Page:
Business: Electronic retail

PUBLISHED : Friday, 05 October, 2012, 12:00am
UPDATED : Friday, 05 October, 2012, 9:31am

In recent years online retailers have created fresh and inventive ways to draw in shoppers, ranging from pre-order trunk shows at Moda Operandi to Groupon-style flash sales at Plukka. ZaoZao, which was launched last week by friends Vicky Wu and Ling Cai, helps emerging designers raise funds before they even begin production on any of their designs.

"The project was inspired by Ling's sister, who is a design student. She was talking about how hard it is to get support as a young designer. I had funded a project on [crowdfunding platform] Kickstarter a year ago and we thought it would be cool to incorporate elements of that into an e-commerce site that is devoted to up-and-coming designers," says Wu, a neuroscience graduate from Harvard University.

Dubbed a "social pretail" site, ZaoZao looks like any online boutique with its edit of fashion and lifestyle items. The difference is in how it works. Most of the items are limited in quantity and only up for grabs for a specific time period (on average 21 days). If there's enough demand, the item will go into production and customers will receive their final product within four weeks (shipping is free worldwide). If not, the project will be removed from the site.

"There are many perks for the designer. We help them market their brand while eliminating problems like excess inventory. They only produce something that shoppers have pre-ordered and paid for upfront. Very little risk is involved, plus they can experiment with designs and see how customers respond," says Cai. "For consumers, they get access to interesting and unique pieces while supporting emerging designers."

At the moment, ZaoZao showcases the work of five to six designers, although Wu says that they plan to integrate 50 more in the next few months. Initially, 350 designers were sourced personally by the duo (Cai previously worked as a buyer at Gucci) through various means such as design schools, incubation offices, trade fairs and word of mouth. While each of the brands have been approved by them personally, the plan is for prospective designers to upload their designs to the website themselves, subject to the duo's approval.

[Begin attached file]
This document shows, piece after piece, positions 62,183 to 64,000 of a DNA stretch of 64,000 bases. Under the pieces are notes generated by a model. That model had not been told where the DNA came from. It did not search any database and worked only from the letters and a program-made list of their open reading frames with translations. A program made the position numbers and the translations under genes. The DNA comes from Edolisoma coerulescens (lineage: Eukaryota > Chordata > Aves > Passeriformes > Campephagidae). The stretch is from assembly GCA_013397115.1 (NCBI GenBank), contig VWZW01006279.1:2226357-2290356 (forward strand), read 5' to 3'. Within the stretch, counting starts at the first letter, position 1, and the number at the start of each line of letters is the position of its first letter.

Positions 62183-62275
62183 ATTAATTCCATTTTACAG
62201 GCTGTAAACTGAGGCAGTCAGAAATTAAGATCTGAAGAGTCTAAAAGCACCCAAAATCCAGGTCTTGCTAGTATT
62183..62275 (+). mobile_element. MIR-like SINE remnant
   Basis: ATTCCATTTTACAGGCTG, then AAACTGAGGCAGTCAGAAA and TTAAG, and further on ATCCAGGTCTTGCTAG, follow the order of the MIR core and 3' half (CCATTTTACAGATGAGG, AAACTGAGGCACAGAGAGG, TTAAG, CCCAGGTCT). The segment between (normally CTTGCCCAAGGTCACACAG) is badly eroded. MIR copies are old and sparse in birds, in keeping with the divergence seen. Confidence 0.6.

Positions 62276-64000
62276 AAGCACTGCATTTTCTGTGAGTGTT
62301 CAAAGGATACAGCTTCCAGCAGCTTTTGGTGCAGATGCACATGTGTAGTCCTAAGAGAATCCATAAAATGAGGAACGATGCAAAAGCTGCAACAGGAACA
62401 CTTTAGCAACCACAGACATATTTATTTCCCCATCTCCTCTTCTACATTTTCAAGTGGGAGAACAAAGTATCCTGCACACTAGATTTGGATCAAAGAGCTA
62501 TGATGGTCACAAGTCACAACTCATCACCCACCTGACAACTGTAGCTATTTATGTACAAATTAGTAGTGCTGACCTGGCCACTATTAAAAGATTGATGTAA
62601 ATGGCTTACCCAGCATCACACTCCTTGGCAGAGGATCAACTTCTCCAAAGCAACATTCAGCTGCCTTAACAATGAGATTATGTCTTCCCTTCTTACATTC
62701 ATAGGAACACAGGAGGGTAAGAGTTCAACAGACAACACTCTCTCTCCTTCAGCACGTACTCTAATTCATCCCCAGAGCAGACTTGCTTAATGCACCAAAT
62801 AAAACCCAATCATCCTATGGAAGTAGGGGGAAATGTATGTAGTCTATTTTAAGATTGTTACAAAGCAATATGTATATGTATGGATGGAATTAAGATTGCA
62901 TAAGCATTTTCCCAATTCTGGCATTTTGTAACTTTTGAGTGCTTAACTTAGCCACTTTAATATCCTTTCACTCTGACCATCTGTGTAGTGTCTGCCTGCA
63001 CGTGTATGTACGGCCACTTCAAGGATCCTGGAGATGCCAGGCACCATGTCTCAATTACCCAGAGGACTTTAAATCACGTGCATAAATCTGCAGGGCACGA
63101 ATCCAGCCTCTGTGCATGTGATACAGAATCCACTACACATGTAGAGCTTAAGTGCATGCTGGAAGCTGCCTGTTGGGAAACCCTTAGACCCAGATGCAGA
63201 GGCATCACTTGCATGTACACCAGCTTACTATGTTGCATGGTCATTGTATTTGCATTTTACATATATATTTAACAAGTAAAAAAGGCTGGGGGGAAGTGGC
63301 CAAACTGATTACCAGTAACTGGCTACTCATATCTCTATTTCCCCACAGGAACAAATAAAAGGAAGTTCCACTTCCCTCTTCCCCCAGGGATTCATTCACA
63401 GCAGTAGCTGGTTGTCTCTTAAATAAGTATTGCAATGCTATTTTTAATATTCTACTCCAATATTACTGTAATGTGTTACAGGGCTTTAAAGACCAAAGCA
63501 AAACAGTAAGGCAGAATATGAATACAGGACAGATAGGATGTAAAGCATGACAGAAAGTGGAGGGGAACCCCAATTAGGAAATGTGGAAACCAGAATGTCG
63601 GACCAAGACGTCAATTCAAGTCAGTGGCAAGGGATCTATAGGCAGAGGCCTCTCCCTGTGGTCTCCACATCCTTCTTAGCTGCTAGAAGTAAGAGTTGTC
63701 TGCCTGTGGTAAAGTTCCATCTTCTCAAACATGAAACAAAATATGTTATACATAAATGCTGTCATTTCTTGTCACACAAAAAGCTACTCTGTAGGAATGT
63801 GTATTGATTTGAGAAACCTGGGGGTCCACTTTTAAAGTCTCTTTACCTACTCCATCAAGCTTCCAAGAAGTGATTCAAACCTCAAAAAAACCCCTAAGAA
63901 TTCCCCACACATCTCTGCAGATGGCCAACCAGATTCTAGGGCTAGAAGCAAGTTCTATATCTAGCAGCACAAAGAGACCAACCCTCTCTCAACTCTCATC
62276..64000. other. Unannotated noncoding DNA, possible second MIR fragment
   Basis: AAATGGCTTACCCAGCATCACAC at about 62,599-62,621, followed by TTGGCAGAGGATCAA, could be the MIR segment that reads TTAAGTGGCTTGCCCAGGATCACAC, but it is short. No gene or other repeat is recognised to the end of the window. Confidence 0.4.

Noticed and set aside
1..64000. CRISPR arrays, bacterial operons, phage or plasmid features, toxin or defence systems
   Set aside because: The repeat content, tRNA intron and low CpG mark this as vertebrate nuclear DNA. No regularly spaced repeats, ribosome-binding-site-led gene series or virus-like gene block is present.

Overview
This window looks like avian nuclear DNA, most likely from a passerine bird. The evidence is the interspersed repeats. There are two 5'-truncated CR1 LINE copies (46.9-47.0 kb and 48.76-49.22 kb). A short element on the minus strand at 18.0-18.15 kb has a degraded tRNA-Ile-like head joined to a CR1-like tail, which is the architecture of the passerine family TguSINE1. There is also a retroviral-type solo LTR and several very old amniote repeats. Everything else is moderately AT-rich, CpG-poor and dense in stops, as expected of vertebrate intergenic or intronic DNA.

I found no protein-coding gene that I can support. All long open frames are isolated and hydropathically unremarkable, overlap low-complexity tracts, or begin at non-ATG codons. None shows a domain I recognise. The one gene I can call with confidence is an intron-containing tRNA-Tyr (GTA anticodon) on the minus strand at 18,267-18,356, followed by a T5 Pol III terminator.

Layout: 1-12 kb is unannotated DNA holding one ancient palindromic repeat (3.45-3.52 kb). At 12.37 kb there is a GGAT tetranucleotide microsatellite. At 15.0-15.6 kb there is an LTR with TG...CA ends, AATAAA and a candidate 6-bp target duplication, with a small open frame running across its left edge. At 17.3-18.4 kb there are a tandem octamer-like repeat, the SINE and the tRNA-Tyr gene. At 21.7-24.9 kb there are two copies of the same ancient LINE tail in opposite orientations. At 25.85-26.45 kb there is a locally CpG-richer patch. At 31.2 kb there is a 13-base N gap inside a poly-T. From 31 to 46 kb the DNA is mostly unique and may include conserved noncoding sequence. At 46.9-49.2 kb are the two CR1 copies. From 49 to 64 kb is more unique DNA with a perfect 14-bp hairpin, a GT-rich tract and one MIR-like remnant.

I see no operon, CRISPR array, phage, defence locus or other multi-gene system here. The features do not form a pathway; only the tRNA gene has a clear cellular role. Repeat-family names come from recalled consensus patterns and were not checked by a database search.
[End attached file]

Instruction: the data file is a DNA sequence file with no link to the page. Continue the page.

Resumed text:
"Initially, it was important for us to view their samples first hand and watch them make their garments or products. Nothing is generic or mass-produced and all the designers have an interesting back story. Everything we choose, we would buy personally," says Wu.

"A big part of our business is accountability. We've had interest from students in London and New York but we can't get on a plane and visit their studio. Because of that we mainly feature Asian talent as we are able to connect personally with them. That being said, we want to be open to everyone," she adds.

Some of brands on the site include Cycle from Japan, which produces eco-friendly products such as skateboards and hats made from recycled denim, glass and kimonos, and funky jewellery by Singaporean designer Mandy Wu. Cai also highlights streetwear inspired clothing brand Fan by Fan, which was designed by a New York Fashion Institute of Technology graduate.

And while fashion dominates the offerings, Vicky Wu says that there are plans to expand into lifestyle items such as homeware, gadgets and design products. Prices range from HK$200 to HK$3,000.

"We love shopping at little boutiques in Soho, for example, but everything is always so expensive because of the rents," she says. "This way we offer unique and beautifully made products that customers can still afford."